Francois Fillon, a former French prime minister, member of The Republicans political party and 2017 presidential candidate of the French centre-right, attends a political rally in Chasseneuil-du-Poitou near Poitiers, France February 9, 2017. REUTERS/Stephane Mahe(reuters_tickers)
PARIS (Reuters) - Seven out of 10 French voters want conservative presidential candidate Francois Fillon to step down, an opinion poll showed on Friday, as the scandal over alleged "fake work" by his wife continued to blight his campaign.
Among right wing voters, 53 percent want him replaced, the poll by Odoxa for France Info radio showed. That figure includes people who said they would vote for the far-right National Front (FN). Excluding FN voters, it was 36 percent.
Fillon has apologised to the French people over the way hundreds of thousands of euros in taxpayers' money were paid to his wife over many years, but has said the work she did was genuine and that he did nothing illegal.
He has vowed to continue his campaign for the April election, despite losing his position as favourite to centrist rival Emmanuel Macron, and called the affair a plot by his political opponents. His lawyers are contesting the legitimacy of an official investigation into the payments.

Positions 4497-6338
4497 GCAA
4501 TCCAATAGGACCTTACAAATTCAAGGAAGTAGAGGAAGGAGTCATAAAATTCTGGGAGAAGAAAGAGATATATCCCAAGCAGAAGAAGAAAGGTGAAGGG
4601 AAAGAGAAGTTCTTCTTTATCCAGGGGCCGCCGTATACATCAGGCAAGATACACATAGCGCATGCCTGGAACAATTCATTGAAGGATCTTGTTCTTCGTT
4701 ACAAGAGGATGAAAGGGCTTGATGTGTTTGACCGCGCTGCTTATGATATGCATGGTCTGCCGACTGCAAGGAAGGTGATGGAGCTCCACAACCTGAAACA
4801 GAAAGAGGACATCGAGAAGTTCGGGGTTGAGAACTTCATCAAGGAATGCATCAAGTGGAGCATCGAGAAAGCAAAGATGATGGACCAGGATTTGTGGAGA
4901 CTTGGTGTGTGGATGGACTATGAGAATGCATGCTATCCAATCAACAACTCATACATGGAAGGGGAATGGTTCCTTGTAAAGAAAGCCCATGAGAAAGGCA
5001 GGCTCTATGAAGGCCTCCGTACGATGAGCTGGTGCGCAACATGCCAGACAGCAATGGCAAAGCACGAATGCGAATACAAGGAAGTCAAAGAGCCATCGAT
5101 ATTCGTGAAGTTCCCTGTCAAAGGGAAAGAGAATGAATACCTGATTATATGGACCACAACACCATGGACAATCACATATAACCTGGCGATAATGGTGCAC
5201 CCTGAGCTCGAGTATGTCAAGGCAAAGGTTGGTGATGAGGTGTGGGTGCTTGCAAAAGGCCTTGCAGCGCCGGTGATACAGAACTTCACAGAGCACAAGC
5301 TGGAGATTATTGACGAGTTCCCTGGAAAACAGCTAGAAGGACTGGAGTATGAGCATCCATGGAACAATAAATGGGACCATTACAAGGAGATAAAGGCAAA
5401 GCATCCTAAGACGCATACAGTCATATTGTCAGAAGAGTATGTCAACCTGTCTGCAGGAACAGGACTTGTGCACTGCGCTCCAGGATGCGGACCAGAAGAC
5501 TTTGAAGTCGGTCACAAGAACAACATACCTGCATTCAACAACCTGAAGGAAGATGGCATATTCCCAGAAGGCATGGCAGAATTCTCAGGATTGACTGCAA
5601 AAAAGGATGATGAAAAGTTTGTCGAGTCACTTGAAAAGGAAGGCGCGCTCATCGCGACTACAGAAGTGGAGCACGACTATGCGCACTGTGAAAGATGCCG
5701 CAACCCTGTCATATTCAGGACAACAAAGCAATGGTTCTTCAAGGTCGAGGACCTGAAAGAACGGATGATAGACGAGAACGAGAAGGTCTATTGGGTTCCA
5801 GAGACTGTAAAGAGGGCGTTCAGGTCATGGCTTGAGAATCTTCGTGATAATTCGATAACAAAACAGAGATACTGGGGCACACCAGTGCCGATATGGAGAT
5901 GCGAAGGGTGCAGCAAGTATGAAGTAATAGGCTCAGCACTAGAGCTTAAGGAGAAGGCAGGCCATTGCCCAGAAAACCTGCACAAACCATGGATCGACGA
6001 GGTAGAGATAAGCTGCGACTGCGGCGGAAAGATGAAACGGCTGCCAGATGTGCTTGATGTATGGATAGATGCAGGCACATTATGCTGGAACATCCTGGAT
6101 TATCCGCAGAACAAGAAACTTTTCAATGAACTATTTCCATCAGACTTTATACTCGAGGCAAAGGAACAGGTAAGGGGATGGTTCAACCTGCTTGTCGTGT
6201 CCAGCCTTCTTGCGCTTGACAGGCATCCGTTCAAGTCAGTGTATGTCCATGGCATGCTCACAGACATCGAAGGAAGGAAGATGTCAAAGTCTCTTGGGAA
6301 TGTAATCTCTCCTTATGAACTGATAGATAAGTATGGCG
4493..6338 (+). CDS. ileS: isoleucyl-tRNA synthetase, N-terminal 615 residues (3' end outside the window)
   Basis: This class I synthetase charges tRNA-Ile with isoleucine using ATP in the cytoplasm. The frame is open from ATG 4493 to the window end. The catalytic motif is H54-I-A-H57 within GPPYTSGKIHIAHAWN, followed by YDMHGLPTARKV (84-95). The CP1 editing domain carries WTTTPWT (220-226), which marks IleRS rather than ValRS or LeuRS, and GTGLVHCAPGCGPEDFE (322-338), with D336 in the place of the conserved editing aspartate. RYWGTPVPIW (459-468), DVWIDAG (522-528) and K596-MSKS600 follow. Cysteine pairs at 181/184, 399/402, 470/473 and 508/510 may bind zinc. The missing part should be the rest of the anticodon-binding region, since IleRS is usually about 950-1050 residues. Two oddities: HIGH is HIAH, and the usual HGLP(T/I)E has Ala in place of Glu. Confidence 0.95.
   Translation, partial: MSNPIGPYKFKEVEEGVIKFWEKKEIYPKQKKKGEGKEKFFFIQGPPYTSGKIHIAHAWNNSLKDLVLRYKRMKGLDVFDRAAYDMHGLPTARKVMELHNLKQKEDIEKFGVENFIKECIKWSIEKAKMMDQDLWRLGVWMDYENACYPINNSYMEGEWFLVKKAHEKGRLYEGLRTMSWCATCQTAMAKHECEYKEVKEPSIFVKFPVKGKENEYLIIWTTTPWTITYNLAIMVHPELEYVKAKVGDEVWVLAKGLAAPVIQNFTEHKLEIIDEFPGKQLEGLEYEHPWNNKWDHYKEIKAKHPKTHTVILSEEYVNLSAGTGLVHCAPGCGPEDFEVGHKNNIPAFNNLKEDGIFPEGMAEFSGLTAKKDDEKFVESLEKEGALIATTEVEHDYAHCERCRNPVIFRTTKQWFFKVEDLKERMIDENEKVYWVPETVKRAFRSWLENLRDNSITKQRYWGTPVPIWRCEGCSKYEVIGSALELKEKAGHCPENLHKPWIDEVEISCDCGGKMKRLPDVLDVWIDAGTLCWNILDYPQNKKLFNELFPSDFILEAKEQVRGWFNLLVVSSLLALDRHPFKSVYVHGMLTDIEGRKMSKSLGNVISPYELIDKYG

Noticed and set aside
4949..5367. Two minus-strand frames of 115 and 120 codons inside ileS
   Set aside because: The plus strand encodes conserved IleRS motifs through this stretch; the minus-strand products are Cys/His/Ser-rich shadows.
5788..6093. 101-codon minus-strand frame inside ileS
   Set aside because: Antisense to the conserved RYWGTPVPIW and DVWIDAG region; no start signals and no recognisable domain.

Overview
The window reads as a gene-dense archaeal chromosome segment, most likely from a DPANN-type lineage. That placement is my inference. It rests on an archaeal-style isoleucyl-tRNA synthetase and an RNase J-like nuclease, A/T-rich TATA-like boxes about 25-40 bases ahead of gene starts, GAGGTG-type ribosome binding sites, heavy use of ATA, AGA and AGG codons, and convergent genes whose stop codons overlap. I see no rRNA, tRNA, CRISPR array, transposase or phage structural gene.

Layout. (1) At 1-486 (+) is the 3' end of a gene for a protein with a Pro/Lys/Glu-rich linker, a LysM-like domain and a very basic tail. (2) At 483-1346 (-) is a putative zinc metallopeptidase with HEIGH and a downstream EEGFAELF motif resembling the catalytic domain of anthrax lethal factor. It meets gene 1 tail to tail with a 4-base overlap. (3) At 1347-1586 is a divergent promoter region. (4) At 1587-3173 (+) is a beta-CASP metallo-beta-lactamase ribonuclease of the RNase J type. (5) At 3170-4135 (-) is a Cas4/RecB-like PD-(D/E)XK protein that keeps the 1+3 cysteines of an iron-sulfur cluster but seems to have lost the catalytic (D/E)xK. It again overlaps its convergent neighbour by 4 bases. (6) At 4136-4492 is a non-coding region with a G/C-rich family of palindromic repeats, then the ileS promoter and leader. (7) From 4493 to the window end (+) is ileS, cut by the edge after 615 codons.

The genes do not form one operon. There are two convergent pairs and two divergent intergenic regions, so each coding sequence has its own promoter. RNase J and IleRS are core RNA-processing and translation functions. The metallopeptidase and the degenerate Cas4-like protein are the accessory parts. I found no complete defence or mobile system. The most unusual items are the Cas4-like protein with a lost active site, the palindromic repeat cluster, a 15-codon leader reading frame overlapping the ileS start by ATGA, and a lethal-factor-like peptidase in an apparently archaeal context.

Fillon was elected to stand for his The Republicans party in a November primary.
He beat off the challenge of better-known candidates by presenting himself as an honest politician who would cut back on government spending.
His showing in polls has slumped in the two weeks since the "fake work" scandal broke. On Thursday, another poll showed his popularity rating had slid to 18th place from third. Macron held on to first place.
The original allegations were made in the satirical weekly le Canard Enchaine on Jan. 24 and the saga has been frontpage news ever since.
Thursday's edition of the weekly L'Obs magazine showed a mocked-up photograph of Fillon wearing a 17th-century wig and entitled "Tartuffe" - the name of a play by Moliere about a hypocrite.
Opinion polls show Fillon coming third in the first round of voting on April 23, behind Macron by a few percentage points, and with far-right National Front leader Marine Le Pen coming first.
The French electoral system puts the top two candidates from the first round into a runoff against each other. Polls show either Macron or Fillon winning a runoff against Le Pen comfortably.
(Reporting by Andrew Callus; Editing by Andrew Roche)